Civil Air Patrol (CAP) Kentucky Wing
Clarksville, TN – Civil Air Patrol (CAP) Kentucky Wing just finished its first statewide Open House event. It was the largest recruitment event for Civil Air Patrol in Kentucky and the Great Lakes Region. Great Lakes Region is made up of 6 states, over 200 squadrons, and more than 6,000 members.
There were fourteen squadrons that participated in the 11-day event. It was a huge success with over 270 guests in attendance.
The Fort Campbell 216th Composite Squadron located in Clarksville, Tennessee was one of the units that welcomed visitors to get a glimpse into the organization programs and special activities.
Cadet Staff Sergeant Tyler Mathews a member of the Fort Campbell 216th Composite Squadron in Clarksville, Tennessee, said, “I enjoyed working at the membership booth and telling prospective cadets why they should join the Civil Air Patrol, what is like being member of a team, and all the exciting activities they can participate of as a CAP member.” This vibrant cadet is preparing to go to college and become a pilot because of the experiences he has had in CAP.
Kentucky Wing has 18 squadrons that are located across the Commonwealth. Three of the squadrons are adult squadrons that consist of pilots and aircrews. Kentucky has nine planes used for search and rescue mission, disaster, and humanitarian missions. When the pilots are not flying a mission, they give cadets orientation flights. Cadets are youth ages 12 to 18 years old. Six squadrons are dedicated to the Cadet Programs. The remaining nine squadrons are a combination of adult and cadet programs.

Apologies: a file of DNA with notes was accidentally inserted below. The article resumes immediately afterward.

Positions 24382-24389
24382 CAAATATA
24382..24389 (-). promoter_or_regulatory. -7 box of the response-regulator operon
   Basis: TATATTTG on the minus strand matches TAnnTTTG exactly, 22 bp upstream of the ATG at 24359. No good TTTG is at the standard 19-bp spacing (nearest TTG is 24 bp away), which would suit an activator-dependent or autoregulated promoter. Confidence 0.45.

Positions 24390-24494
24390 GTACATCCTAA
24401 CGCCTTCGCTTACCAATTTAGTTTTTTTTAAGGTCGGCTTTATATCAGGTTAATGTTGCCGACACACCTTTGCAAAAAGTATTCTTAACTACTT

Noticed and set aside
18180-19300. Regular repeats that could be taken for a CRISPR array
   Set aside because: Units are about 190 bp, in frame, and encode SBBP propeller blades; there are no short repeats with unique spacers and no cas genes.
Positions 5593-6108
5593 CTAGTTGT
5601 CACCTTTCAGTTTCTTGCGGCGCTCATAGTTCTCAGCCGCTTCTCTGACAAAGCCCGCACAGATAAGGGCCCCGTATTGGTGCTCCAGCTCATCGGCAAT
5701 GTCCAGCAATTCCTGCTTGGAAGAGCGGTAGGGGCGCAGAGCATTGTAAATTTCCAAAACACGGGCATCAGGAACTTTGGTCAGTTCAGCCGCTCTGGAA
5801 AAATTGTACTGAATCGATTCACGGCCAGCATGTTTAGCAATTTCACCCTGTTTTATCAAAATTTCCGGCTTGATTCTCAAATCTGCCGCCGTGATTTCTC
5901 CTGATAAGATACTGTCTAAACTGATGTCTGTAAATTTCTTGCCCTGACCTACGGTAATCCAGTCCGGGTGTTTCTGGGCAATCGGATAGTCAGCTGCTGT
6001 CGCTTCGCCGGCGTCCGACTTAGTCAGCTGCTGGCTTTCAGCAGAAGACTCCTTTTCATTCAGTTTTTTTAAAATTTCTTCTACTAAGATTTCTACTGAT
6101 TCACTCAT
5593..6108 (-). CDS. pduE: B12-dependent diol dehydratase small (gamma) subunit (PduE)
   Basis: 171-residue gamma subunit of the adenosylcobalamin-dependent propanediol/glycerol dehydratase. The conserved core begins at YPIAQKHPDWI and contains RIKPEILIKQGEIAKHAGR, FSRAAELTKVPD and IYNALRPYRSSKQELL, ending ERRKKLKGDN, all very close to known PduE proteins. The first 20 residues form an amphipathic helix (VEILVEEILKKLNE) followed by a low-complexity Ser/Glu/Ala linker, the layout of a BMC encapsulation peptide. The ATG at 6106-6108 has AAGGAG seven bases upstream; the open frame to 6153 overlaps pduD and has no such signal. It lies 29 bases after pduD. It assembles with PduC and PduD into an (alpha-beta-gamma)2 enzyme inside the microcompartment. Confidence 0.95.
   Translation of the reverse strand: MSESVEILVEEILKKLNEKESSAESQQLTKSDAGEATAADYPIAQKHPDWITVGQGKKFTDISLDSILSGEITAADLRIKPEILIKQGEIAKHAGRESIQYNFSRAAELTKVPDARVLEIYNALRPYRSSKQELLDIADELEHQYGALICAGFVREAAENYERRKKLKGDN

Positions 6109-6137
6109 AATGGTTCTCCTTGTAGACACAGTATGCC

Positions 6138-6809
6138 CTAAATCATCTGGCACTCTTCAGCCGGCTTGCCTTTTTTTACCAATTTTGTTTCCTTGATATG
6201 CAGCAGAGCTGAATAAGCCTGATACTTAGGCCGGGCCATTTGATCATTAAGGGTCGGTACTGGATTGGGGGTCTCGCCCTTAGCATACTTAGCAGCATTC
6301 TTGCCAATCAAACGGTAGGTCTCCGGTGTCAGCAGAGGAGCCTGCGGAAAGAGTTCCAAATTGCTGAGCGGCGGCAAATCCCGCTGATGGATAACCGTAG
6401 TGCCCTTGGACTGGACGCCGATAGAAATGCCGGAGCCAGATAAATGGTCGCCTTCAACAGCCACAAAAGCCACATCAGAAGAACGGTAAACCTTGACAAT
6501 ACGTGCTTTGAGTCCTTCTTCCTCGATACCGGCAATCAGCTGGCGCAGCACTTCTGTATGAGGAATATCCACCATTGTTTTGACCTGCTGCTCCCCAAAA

The Fort Campbell 216th Composite Squadron located in Clarksville, Tennessee is keenly aware of the need to develop career interests in aviation-related careers revolving around Science, Technology, Engineering, and Math (STEM).
The Civil Air Patrol Aerospace Education program is an excellent conduit to these efforts and supports it through a K-12 curriculum aligned with 15 STEM kits that the U.S. Air Force gives to educators who join the Aerospace Education Member (AEM) program.
The Aerospace program provides many opportunities for adults and cadets to discover rocketry, quadcopters, astronomy, and flying Cessna planes. Civil Air Patrol offers teens and adults with experiences that build skills while serving their community.
Deputy Commander for Senior Members, Lt Col Joel Evans a G1000 Flight Simulator demonstrator at the Open House had this to say, “I enjoy sharing my knowledge of CAP programs and activities with visitors, prospective cadets, and pilots. It is always a treat to share my love of aviation with the public and to encourage our youth to pursue careers in the aviation field”.
The Civil Air Patrol has three missions: Cadet Programs, Aerospace, and Emergency Services. It is a volunteer part of the Total U.S. Airforce. It operates a fleet of 560 aircraft and performs about 90 percent of continental U.S. inland search and rescue missions (AFRCC) that saves an average of 80 lives annually.
In this role, CAP operates a fleet of 560 aircraft, performs about 90 percent of continental U.S. inland search and rescue missions as tasked by the Air Force Rescue Coordination Center and is credited by the AFRCC with saving an average of 80 lives annually.
CAP’s 60,000 members also perform homeland security, disaster relief and drug interdiction missions at the request of federal, state and local agencies.
In addition, CAP plays a leading role in aerospace/STEM education, and its members serve as mentors to over 25,000 young people participating in CAP’s Cadet Programs.